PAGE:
The investment demand curve is one of the fundamental tenets in economics. It suggests that CFO's use the interest rate as their hurdle rate in making investment decisions. That is, they will make an investment when the expected rate of return is greater than the interest rate. Consequently, lower interest rates will stimulate investment demand. The Federal Reserve Board researched this question by surveying CFO's. They found that investment demand was very insensitive to changes in the interest rate. The results of their survey are confirmed by the current lack on investment during a period of historically low interest rates. Keynes would not be surprised by this result. He argued that investment decisions are motivated primarily by the expectation of high demand for a product or service.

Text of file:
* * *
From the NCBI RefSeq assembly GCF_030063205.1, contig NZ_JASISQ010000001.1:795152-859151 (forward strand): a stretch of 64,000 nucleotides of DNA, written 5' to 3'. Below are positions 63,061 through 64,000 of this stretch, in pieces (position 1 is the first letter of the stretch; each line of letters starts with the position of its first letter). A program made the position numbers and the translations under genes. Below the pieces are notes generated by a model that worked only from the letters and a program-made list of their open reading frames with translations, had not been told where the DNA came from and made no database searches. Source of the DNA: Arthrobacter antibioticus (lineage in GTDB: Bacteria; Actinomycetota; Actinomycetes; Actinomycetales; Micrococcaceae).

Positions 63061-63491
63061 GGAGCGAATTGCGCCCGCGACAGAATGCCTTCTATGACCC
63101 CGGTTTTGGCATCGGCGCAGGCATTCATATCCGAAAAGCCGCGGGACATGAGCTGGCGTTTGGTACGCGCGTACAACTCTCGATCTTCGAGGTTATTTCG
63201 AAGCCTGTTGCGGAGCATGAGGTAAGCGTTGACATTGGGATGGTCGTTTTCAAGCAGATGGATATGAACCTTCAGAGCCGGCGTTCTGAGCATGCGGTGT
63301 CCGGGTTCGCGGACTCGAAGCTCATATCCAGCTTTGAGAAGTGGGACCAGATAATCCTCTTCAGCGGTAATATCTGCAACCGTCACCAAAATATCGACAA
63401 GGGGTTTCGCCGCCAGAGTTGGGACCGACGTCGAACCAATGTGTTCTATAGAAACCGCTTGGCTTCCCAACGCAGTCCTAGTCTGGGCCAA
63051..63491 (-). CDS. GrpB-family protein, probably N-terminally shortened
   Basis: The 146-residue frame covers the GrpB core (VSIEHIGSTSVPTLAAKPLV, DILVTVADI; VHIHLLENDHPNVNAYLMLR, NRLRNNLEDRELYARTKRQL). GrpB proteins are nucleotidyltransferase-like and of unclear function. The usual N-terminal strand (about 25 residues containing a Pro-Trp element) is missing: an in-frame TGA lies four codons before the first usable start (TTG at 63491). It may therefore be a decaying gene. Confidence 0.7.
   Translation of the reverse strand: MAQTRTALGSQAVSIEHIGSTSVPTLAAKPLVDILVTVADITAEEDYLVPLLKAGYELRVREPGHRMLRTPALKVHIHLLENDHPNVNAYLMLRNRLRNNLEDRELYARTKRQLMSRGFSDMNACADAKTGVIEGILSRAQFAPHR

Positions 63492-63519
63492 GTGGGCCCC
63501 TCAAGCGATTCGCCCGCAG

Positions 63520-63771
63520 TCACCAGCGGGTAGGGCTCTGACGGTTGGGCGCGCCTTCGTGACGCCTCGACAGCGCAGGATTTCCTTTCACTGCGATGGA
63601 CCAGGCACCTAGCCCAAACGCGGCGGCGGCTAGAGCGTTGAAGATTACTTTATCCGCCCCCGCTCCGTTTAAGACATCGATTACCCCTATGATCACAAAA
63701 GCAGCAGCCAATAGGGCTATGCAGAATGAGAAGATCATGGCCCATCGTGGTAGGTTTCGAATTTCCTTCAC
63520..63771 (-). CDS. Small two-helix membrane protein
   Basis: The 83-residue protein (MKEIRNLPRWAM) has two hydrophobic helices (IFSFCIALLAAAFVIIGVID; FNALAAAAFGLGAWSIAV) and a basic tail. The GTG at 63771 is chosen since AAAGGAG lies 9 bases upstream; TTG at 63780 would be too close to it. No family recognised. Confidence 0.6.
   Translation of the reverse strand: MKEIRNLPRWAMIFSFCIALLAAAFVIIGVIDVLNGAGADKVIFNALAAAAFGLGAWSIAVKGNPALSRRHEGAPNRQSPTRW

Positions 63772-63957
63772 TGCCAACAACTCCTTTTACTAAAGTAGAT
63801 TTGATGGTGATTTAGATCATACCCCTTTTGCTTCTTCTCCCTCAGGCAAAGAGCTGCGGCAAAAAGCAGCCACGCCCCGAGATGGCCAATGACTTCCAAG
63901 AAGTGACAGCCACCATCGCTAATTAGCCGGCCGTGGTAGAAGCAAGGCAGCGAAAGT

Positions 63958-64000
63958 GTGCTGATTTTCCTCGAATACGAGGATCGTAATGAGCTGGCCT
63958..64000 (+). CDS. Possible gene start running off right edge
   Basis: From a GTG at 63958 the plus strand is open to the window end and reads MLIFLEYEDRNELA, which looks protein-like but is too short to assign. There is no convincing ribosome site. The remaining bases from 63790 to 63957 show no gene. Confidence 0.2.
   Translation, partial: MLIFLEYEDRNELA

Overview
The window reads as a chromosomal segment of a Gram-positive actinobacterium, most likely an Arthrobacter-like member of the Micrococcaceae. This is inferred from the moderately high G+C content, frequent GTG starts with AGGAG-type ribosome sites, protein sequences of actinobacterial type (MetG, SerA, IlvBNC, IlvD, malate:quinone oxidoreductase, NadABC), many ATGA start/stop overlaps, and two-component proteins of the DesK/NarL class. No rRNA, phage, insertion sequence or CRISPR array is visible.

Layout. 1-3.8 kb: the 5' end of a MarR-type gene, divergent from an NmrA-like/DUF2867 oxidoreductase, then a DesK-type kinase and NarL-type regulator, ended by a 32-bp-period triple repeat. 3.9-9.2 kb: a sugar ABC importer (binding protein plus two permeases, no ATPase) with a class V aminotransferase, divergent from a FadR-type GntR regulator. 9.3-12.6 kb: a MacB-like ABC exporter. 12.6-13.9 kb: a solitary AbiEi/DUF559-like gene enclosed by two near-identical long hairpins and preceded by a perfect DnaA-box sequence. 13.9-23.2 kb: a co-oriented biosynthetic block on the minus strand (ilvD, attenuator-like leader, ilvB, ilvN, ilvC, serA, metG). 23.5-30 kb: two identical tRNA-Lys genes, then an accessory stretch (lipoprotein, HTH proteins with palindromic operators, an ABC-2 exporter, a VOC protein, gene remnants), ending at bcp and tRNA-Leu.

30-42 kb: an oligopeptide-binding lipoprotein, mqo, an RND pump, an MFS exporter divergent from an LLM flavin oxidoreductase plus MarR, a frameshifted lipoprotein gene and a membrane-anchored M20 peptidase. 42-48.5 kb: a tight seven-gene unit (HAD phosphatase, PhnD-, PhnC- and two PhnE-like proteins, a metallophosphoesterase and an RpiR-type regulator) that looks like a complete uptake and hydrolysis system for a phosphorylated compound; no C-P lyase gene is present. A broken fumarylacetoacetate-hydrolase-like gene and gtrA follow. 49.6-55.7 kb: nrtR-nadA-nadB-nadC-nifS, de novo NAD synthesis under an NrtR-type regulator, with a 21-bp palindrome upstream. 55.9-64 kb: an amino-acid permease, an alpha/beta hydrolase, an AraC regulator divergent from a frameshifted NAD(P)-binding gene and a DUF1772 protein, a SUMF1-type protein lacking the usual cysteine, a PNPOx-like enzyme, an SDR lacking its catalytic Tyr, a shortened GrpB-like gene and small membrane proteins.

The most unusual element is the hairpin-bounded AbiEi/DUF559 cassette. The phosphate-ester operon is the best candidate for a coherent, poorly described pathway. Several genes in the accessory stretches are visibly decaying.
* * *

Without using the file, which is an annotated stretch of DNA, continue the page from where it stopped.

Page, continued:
Interest rates do play a powerful role in the real estate market. They determine the affordability of housing by influencing the cost of a mortgage. Federal Reserve policies have been effectively employed to stimulate or weaken demand for housing. Since residential investment has a substantial effect on aggregate demand, it has been a critical factor in managing economic growth and inflation.